The speech of President Jahjaga, at the Forum 2000 Conference, in Prague

The President of the Republic of Kosovo, Ms. Atifete Jahjaga who is participating at the Forum 2000 Conference, at the invitation of former Czech President Vaclav Havel, delivered a speech on “Organized crime in modern times”.

In the panel along with President Jahjaga participated Yakov Glinsky, professor of criminology at the pedagogical State University of Russia, Jose Maria Argueta, a former national security adviser to Guatemala, Yakov Kostyukovksy, sociologist and member of the Russian Academy of Sciences and moderated by Uzi Arad, former national security adviser to Israel.

Below we bring the full speech of the President of the Republic of Kosovo, Ms. Atifete Jahjaga, presented in this panel:

Modern organized crime – an anonymous stakeholder in the public sphere

Ladies and Gentlemen,

I want to start this discussion today by explaining the form in which modern organized crime appears in our societies and the danger that it represents for our democratic order.

I will first talk about the shift from the classic form of organized crime to the modern crime. Then I will speak of how organized crime creeps into our daily life, and lastly I want to sketch the way forward in order to prevent organized crime from becoming a stakeholder in the public sphere.

The problem begins with the lack of a generally accepted definition of organized crime.

This is due to its ever-changing structure and form in which what we now term as modern organized crime appears.

I share the view that the modern organized crime is led by the same principles as the so-called “old” organized crime.

At the most basic level, organized crime – dated or modern – is carried by elaborate networks that manage the illicit trade of drugs, human and weapons, and is engaged in operations like money laundering, forgery and production of counterfeit goods.

But there are some fundamental differences.

What sets the modern organized crime apart from the old form is its ability to exploit the technological advantages and the political and economic complexities of the 21st century.

The structure of modern organized crime groups often does not exhibit the rigid hierarchy of more traditional organized crime groups.

Globally, modern organized crime is a dynamic concept, which continuously adopts with the environment. With each passing day, organized crime is becoming more multinational, heterogenic and flexible.

To illustrate the difference: before the advent of the Internet and its widespread use, the street was organized crime’s zone of operation. This implies that the carriers of organized crime had to be in physical contact to maintain a network and carry out their activities.

Now the criminal networks have replaced the street with the vast cyberspace, which in fact is a transnational stage, with very little governance and too many transactions. As you may know, some organized criminal networks are virtual and carry out illicit activities online. Members rarely meet in person and individuals may be known by their online nicknames, making this form of crime difficult to prosecute.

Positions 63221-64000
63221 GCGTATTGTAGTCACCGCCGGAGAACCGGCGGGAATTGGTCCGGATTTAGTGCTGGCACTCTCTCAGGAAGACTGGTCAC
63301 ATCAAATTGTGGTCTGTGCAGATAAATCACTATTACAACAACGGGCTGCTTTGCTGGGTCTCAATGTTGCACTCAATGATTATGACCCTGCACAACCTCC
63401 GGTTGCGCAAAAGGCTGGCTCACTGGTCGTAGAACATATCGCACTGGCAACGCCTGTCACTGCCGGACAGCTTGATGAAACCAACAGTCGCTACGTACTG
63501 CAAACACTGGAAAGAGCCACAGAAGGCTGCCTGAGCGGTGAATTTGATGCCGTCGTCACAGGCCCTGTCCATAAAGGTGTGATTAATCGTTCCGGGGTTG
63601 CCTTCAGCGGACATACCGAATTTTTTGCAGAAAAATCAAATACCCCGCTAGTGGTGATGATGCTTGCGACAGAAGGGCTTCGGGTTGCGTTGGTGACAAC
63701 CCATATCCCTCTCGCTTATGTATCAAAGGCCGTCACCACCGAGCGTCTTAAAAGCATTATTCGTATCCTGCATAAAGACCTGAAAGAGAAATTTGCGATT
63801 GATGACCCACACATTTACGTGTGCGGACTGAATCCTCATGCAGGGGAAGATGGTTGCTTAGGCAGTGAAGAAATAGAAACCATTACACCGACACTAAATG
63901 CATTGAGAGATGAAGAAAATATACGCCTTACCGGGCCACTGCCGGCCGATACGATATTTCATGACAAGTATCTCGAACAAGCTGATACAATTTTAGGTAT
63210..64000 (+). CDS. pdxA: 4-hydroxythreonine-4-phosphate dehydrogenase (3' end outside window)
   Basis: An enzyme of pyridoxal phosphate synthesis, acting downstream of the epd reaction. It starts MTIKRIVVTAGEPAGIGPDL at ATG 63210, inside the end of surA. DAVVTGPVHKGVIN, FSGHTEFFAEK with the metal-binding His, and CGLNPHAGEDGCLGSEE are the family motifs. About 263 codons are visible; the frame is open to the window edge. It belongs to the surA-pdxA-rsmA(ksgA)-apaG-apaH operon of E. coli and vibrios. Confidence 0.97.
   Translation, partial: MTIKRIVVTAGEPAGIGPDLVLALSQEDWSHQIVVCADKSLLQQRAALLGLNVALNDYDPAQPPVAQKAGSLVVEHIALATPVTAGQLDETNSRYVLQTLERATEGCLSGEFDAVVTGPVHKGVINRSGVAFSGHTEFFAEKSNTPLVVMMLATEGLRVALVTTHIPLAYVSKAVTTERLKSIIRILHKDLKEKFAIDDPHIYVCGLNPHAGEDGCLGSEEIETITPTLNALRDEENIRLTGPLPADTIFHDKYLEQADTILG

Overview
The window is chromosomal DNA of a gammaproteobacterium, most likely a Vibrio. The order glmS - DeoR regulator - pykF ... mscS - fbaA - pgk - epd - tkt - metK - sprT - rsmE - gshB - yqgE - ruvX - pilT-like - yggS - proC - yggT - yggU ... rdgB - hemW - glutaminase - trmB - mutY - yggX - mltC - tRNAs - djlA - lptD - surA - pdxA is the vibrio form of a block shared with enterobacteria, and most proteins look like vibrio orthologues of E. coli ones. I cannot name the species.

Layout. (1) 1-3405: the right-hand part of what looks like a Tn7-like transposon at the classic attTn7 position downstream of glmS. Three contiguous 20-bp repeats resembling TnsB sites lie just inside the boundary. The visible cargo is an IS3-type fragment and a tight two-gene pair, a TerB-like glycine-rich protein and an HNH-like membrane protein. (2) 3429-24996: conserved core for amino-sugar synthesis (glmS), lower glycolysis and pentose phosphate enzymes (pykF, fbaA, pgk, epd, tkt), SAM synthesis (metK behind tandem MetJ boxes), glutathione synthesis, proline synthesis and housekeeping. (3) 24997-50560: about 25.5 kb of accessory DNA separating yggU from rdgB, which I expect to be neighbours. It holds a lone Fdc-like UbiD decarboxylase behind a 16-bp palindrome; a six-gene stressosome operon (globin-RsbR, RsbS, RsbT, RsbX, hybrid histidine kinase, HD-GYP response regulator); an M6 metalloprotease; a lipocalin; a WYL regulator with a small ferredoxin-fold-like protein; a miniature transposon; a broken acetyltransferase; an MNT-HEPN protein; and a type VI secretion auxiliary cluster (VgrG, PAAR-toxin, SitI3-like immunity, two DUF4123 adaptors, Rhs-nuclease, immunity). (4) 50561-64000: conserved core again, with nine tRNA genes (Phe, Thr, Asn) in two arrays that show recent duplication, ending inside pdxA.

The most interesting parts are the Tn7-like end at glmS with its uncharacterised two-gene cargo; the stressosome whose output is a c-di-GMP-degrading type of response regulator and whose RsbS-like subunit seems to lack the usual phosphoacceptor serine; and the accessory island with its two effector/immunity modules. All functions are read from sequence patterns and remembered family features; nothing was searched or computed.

Apart from defining it, our immediate concern is to identify the ways in which organized crime infiltrates our public sphere and damages the security and stability of our countries.

My analogy for it is that of a virus that destroys a healthy body.

For example, the revenues of organized crime throw off balance the country’s economy that leads to destabilization of societies and political systems.

Organized crime pollutes the public sphere by corrupting public officials in order to escape investigation, prosecution, or punishment. Corrupt political elite will not fight organized crime effectively because it has a stake in it.

The consequences are dire because by infiltrating the political elite, the organized crime undermines and threatens our democracy because the public loses trust in the state institutions.

Illegal transactions such as counterfeit drugs and software to identity theft and credit card fraud infiltrate legitimate businesses because they are buried in billions of legal computer transactions across the globe.

These transactions are very difficult to monitor and police because in order to uphold the basic principles of democracy and to save our democratic order from distortion we need to respect the privacy of our citizens.

Modern organized crime is a major issue and one of the toughest to deal with. Organized criminals are dangerous individuals who have no limits to achieve their goals – to profit and gain power.